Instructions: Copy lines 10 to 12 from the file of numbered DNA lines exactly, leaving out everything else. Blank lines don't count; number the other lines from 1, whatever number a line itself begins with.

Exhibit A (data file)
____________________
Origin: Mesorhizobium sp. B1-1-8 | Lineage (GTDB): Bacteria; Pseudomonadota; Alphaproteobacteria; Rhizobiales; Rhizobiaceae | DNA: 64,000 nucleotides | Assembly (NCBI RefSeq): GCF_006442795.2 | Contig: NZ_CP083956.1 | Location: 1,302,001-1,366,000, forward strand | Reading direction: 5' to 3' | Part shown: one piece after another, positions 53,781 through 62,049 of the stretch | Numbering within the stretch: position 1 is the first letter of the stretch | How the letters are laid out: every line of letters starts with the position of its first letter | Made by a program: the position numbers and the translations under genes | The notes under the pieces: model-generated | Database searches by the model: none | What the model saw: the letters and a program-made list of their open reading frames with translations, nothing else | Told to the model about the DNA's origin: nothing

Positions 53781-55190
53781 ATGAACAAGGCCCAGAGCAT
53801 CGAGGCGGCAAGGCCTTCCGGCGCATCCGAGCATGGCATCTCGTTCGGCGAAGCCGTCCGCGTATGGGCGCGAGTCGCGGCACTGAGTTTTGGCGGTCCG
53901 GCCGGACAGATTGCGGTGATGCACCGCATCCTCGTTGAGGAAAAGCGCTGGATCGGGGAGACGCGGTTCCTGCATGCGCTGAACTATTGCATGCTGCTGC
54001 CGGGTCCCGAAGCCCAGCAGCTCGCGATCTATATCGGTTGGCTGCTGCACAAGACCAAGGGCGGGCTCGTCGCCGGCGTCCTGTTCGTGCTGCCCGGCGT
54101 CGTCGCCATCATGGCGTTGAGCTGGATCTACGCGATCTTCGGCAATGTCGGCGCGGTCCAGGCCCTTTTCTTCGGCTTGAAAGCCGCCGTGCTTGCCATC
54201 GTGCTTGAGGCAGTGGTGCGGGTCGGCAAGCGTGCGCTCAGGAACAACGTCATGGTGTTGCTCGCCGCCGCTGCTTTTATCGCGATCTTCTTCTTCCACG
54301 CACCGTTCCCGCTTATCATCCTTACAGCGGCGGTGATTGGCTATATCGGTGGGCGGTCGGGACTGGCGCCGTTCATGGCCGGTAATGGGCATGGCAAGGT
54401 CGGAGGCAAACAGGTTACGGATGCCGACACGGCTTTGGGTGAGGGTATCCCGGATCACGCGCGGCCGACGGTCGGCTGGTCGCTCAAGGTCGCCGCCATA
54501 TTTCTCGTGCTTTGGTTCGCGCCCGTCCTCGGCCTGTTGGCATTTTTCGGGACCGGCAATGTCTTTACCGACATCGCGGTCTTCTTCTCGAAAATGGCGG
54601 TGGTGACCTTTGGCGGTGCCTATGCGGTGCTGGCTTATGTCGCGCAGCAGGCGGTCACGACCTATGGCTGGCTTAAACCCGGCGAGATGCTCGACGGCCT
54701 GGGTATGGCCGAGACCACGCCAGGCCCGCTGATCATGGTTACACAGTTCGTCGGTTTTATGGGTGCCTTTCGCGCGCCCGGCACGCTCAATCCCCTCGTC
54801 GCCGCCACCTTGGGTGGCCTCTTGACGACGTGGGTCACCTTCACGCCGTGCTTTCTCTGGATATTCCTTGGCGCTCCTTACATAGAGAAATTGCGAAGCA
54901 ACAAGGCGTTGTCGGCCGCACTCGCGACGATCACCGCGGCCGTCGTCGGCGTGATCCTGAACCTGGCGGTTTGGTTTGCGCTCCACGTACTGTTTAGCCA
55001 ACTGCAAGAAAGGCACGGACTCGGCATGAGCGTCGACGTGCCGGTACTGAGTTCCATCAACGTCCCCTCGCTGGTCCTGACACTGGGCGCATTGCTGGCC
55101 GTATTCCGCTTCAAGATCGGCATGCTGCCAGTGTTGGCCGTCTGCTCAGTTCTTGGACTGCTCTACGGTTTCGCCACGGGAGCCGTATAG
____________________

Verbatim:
54401 CGGAGGCAAACAGGTTACGGATGCCGACACGGCTTTGGGTGAGGGTATCCCGGATCACGCGCGGCCGACGGTCGGCTGGTCGCTCAAGGTCGCCGCCATA
54501 TTTCTCGTGCTTTGGTTCGCGCCCGTCCTCGGCCTGTTGGCATTTTTCGGGACCGGCAATGTCTTTACCGACATCGCGGTCTTCTTCTCGAAAATGGCGG
54601 TGGTGACCTTTGGCGGTGCCTATGCGGTGCTGGCTTATGTCGCGCAGCAGGCGGTCACGACCTATGGCTGGCTTAAACCCGGCGAGATGCTCGACGGCCT